How Britain got its groove back: the return of Cymande

Cult south London band Cymande were neglected in 1970s Britain but played to huge stadiums in the US. As a new documentary tells their tale, we spoke to Cymande’s Steve Scipio and Patrick Patterson and director Tim MacKenzie-Smith.

16 February 2024

By Leigh Singer

Steve Scipio on stage in Getting It Back: The Story of Cymande (2022) © Sarah Lancaster

For decades, Cymande was the best-kept secret of Black British music. A south London band who combined funk, jazz, soul, reggae, often with a political viewpoint, tracks like ‘Bra’, ‘Dove’ and ‘The Message’ on their run of 1970s albums were sampled over and over by everyone from American master DJs to hip-hop stars like De La Soul, MC Solaar, Wu-Tang Clan and the Fugees. Reforming some 40 years on, and finally getting the opportunities and acclaim that the UK music industry denied them first time out, the original members, including songwriters bassist Steve Scipio and guitarist Patrick Patterson, plus famous musician fans like Jazzie B, Loyle Carner and Mark Ronson, feature in Tim MacKenzie-Smith’s new documentary Getting It Back: The Story of Cymande.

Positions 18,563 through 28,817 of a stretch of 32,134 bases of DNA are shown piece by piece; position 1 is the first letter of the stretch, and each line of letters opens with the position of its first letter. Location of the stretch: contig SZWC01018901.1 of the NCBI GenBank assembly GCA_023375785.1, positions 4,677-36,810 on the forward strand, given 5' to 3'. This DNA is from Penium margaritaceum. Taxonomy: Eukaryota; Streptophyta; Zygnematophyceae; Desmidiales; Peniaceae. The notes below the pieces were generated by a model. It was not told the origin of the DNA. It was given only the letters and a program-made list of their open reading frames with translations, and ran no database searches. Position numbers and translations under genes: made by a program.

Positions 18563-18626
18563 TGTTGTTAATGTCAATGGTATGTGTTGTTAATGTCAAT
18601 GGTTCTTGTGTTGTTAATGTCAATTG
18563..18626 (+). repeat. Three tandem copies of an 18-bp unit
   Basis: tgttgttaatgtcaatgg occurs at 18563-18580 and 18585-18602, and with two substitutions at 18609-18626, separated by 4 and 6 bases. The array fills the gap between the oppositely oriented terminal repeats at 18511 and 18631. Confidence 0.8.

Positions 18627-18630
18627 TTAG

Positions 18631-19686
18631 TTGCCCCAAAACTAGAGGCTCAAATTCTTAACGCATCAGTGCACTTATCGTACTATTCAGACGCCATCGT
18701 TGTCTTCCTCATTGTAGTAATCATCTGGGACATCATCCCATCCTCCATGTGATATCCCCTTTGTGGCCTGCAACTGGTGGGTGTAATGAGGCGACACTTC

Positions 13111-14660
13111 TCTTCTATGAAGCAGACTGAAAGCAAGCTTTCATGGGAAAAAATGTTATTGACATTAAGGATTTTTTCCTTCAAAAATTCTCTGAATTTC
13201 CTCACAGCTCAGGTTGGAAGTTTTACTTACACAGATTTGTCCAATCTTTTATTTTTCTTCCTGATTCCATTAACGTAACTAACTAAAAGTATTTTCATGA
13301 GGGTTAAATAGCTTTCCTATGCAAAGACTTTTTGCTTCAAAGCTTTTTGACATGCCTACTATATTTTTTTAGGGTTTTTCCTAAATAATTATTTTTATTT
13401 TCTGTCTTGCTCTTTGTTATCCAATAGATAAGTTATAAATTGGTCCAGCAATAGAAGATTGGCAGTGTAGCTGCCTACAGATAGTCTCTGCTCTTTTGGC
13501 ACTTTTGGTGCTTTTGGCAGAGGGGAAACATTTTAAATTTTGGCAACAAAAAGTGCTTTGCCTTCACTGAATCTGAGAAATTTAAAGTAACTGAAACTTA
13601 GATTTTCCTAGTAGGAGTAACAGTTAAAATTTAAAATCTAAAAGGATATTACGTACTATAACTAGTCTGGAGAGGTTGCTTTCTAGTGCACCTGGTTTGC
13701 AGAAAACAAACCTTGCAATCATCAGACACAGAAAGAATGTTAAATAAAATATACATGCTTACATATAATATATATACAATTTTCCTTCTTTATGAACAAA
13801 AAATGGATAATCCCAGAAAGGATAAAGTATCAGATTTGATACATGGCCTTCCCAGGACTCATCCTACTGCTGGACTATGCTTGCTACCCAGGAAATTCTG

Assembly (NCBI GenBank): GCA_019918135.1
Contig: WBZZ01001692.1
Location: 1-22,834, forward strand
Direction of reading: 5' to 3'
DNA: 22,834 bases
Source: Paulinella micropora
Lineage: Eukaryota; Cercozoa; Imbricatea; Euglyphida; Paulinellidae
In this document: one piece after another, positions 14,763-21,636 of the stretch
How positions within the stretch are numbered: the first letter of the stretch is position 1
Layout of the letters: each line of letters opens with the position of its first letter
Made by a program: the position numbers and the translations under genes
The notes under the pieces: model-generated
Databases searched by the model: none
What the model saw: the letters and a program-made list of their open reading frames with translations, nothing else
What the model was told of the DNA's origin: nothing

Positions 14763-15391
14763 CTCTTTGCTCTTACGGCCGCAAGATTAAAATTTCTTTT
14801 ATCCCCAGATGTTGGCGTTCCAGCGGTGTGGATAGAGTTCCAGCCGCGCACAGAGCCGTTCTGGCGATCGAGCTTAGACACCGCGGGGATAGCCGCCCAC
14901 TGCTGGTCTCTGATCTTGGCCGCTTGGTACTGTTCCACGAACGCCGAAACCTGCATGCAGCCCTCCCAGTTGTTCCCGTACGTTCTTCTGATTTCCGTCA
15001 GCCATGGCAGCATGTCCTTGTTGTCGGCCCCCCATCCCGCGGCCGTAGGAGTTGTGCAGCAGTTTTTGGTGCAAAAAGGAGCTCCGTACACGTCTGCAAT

Tim, you were a long-time Cymande fan, way before you ever thought of making a documentary on the band?

Tim MacKenzie-Smith: Yeah, I was at uni in the mid-90s, and I had a rare groove mixtape. Two tunes on there I absolutely adored but had no idea who they were by. A few years later, I moved in with a great mate of mine in Streatham, a record collector, and he was playing Cymande. And then [their track] ‘Bra’ came on and I was like, “Oh my God!” Then he told me the backstory, that they came from just down the road, in Balham and Brixton. And I was like, “How the hell do I not know this? And why do we all not know that?”

So, you were keen on spreading the word on Cymande from that point on?

TMS: Yeah, for the next 10 to 15 years, every party we had, we’d be chucking Cymande on. And either people would be loving it, going, “What the hell is this?” Or they’d be going, “Oh, man, is that the Fugees sample?” Or, “Is that the De La Soul sample?” So, there were always questions in our minds that we wanted answering.